CSU’s 'Tall Poppy' scientist one to look up to
Finding solutions to the modern extinction crisis is a tall order but it's the motivation driving award-winning CSU scientist, Dr Dale Nimmo. The ecologist and conservation biologist has been named a NSW Young Tall Poppy by the Australian Institute of Policy and Science, an organisation which aims to 'recognise and celebrate Australian intellectual and scientific excellence and to encourage younger Australians to follow in the footsteps of our outstanding achievers'. "Alarmingly, scientists who study modern ecosystems have now concluded that the earth is amidst a sixth mass extinction event caused by changes to the global ecosystem caused by humans," Dale said. "I study ecosystems around the world – from bird communities in Papua New Guinea, bears and wolves in Romanian farmland, to dingoes and possums in the Australian outback – to reveal how big disturbances like wildfire, droughts, invasive species, habitat loss and climate change affect ecosystems. "I collect large datasets to build complex statistical models that allow me to identify the best ways of managing landscapes to protect wildlife. By understanding how ecosystems are affected by disturbances, my research aims to find ways of balancing the needs of humans and nature."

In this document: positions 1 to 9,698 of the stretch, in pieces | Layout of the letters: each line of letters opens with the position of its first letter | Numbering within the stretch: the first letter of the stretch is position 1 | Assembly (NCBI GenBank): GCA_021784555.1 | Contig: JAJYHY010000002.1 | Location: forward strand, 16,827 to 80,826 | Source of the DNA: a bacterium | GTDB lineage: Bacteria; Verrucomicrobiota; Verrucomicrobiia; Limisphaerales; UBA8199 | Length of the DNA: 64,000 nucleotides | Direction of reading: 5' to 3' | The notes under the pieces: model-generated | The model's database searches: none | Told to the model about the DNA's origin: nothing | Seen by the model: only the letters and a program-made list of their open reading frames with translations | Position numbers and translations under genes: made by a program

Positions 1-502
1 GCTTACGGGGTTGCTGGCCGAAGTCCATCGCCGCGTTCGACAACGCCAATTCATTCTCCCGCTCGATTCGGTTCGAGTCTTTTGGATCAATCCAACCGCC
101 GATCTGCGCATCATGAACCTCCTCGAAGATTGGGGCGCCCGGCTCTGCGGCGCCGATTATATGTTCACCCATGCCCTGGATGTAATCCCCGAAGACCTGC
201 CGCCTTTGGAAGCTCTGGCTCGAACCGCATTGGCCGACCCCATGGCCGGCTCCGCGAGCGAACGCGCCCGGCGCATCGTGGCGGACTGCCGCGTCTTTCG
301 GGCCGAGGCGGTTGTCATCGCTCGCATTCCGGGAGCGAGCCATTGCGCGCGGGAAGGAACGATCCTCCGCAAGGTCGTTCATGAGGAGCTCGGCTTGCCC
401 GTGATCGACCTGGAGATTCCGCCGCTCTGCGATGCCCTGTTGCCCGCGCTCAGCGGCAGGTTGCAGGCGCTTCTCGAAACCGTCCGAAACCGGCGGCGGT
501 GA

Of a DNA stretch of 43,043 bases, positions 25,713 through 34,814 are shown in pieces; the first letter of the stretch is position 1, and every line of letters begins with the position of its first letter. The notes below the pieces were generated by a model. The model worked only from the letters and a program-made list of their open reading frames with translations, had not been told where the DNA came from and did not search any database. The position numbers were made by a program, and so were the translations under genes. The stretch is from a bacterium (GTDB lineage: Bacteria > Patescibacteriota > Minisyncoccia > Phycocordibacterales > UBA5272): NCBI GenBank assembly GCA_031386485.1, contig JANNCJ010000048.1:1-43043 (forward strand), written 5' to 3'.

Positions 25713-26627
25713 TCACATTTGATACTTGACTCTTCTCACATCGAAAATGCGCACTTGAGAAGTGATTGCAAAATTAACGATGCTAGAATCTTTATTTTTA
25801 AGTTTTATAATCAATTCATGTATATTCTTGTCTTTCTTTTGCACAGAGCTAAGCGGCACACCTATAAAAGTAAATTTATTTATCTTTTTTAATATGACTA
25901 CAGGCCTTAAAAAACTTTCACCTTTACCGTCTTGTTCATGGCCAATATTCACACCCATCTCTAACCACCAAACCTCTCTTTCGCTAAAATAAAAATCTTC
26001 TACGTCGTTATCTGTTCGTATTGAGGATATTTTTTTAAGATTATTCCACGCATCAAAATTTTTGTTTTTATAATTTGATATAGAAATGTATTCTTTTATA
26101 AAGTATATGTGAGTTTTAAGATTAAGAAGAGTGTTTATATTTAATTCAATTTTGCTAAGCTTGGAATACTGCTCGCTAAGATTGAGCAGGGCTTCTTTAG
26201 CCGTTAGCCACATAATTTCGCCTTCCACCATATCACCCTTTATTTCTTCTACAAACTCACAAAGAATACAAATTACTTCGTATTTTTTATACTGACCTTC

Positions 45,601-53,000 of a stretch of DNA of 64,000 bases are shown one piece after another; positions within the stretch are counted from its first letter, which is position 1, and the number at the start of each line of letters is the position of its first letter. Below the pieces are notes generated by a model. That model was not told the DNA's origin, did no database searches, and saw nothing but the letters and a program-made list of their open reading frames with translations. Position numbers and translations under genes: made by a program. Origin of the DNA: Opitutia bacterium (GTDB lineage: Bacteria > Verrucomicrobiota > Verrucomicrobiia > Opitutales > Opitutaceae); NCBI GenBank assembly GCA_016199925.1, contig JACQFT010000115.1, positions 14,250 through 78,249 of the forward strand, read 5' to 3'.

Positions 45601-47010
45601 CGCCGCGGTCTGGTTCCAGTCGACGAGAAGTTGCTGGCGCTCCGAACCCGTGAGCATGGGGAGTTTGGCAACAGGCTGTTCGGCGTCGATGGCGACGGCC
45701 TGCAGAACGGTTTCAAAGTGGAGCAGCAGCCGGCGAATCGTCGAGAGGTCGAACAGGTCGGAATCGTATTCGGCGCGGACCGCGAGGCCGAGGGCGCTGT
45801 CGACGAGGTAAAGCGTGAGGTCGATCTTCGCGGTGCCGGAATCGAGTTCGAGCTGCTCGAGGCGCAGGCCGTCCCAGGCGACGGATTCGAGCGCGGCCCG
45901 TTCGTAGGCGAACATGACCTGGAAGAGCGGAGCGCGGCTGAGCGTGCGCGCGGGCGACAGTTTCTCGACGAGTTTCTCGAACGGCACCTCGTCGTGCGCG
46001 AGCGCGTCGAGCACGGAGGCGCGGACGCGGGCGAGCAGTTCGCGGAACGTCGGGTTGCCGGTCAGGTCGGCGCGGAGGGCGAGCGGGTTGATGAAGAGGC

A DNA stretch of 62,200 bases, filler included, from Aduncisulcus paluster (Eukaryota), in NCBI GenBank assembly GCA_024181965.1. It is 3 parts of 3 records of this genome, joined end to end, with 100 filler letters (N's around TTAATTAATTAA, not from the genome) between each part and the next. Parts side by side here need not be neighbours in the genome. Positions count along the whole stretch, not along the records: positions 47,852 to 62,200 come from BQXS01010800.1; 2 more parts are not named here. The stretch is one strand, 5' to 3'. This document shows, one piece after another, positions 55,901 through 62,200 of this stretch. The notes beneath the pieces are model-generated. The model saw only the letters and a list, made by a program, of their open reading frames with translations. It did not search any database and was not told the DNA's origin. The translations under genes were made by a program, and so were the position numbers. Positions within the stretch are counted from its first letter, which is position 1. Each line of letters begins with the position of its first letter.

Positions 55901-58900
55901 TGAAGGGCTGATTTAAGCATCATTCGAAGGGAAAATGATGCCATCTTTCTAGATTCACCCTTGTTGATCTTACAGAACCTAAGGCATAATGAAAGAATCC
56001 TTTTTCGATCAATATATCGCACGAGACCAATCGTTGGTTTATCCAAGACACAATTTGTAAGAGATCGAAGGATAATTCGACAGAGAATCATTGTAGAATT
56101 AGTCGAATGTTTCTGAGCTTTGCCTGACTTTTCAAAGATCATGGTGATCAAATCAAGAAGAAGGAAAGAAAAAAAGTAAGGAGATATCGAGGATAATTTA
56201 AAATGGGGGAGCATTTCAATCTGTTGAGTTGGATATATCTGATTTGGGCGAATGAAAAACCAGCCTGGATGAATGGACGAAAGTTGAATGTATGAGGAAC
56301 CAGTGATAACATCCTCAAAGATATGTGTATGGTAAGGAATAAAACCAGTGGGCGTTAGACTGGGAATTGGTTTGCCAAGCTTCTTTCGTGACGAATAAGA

Does the full moon bring out lunatics?
As the full moon rises many police officers brace for a hectic night believing it's when 'lunatics come out' but CSU research has dispelled the myth. For his doctoral research through CSU's Australian Graduate School of Policing and Security, Dr Geoffrey Sheldon examined eight years of data from the Queensland Police Service. Geoffrey has been a police officer for more than 30 years and is a Detective Inspector within the South Brisbane District of the Queensland Police Service. "Most police the world over firmly believe in a lunar influence upon behaviour and, accordingly, their workload. "I decided to check if the urban myth that police are busier at a full moon was true." Geoffrey examined more than 900,000 jobs attended by Queensland Police from 2004 to 2011, covering 99 full moon events. "I looked at both the number of jobs and types of jobs that had appeared in previous literature, or were generally indicative of disturbed behaviour. This included calls relating to mentally ill people, domestic violence, general disturbances, rape, homicide, suicide, wilful exposure and fatal traffic accidents." Contrary to world-wide policing folklore, Geoffry found there was no increase in calls for service at the full moon. "My study demonstrates the art of organisational discourse and how the more experienced police tell stories of such events which affirms the 'lunar hypothesis' to following generations of officers.”
CHARLES STURT UNIVERSITY ALUMNI